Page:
WILDCATS on display at two of Scotland's best-known zoos are not pure-bred animals but hybrids of little conservational value, according to an expert.

Edinburgh Zoo and Highland Wildlife Park at Kincraig, near Aviemore, both of which are run by the Royal Zoological Society of Scotland, house the species, with its literature stating the animals are "one of Britain's rarest mammals ... in serious danger of extinction" with as few as "400 left".

The website for Edinburgh Zoo says it has four Scottish wildcats while at the Highland Wildlife Park there are said to be six - two males, two females and two unsexed kittens.

But Steve Piper, an independent wildcat expert who was a founder and former chairman of the Scottish Wildcat Association, claims leaked information from the society showed that over a four-year period, 16 kittens were bred by the Zoological Society, 13 were neutered and two died.

He said this shows the society's programme is breeding hybridised cats.

Mr Piper pointed to an entry in 2012 on the society's Highland Tiger website, which carried news about wildcat conservation.

It quotes Douglas Richardson, the organisation's head of living collections at Highland Wildlife Park, as saying: "We have also applied this three-way test to our resident cats at the Highland Wildlife Park, and it came as no surprise that the majority of our 'wildcats' proved to be of hybrid origin to one degree or another; the same is very likely true for the majority of the captive population within the UK."

The latest birth of kittens was announced in August.

Mr Piper, who said there could be as few as 35 pure wildcats left, said: "This appears nothing but commercial exploitation of the wildcat."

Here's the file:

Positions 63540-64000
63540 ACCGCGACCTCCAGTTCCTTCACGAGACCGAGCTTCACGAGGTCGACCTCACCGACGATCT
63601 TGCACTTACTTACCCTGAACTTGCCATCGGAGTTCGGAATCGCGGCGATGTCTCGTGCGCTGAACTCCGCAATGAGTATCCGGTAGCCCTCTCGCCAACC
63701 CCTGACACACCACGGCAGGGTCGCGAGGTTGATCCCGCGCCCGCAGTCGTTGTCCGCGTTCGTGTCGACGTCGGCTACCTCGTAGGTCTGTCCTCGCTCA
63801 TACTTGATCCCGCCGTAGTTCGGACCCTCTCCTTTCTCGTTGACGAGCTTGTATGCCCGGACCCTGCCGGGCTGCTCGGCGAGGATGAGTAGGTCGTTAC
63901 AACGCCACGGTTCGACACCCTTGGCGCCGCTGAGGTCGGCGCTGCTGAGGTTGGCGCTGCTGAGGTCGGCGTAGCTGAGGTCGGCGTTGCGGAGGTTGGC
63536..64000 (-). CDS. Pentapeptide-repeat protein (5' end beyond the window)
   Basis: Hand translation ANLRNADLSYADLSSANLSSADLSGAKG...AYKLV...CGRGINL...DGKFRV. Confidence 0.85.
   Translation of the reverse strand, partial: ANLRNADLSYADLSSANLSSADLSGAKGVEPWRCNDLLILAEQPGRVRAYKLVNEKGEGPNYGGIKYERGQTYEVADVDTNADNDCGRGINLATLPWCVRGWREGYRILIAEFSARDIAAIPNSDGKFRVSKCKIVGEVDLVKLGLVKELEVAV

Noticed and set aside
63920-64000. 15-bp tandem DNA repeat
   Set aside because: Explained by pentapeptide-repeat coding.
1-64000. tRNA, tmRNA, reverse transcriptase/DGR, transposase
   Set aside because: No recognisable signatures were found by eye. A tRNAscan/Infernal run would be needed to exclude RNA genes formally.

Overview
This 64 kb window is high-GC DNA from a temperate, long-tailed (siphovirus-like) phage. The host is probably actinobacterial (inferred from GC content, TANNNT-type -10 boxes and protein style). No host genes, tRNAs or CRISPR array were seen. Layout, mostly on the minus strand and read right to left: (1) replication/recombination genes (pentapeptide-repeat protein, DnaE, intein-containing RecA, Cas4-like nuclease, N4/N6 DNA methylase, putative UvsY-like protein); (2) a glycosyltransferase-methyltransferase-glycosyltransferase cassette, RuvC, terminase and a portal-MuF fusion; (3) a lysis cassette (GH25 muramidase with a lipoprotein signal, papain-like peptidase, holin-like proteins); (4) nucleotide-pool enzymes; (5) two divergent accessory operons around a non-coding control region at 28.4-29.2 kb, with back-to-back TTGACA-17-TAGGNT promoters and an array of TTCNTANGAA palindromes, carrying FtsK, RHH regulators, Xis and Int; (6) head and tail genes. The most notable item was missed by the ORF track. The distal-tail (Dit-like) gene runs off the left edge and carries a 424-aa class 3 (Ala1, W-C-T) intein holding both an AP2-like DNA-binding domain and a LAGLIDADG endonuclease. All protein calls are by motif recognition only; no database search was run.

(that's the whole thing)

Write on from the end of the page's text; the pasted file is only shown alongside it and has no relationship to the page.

He said the Royal Zoological Society of Scotland had generated tens of thousands of pounds of public donations and also grants from Scottish Natural Heritage (SNH) for wildcat conservation in recent years. He said there was no value in conserving hybrids.

But a spokesman for SNH said: "We may find all our wildcats have some degree of shared ancestry with domestic cats. Domestic cats have, after all, been in Great Britain for more than 2,000 years. Nevertheless, the partnership behind the plan agrees these distinct wildcats, even if not genetically 'pure', are worthy of protection."

Liz Tyson, director of the Captive Animals Protection Society, said: "We believe the concerns over the society's breeding of hybridised Scottish wildcats should be investigated as a matter of urgency and the results made public so people can make informed decisions over any future support of the zoos."

Dr Rob Ogden, director of conservation at the Royal Zoological Society of Scotland, said: "The views expressed confuse different aspects of the Scottish wildcat Conservation Action Plan (SWCAP) which is backed by a wide range of partners in government and NGOs, of which RZSS is a key member. RZSS' role in this programme is to lead on genetic management, animal husbandry and to inform and engage the public through the presence of cats at Highland Wildlife Park.

"The cats historically kept at Highland Wildlife Park were considered to represent a range of genetic purity.

"The recent development of a DNA test by RZSS allows us to distinguish those with a high level of hybridisation, who have been neutered and are now part of education programmes at zoos around the UK; and those that are of high purity that will be used in the future breeding programme to conserve the species."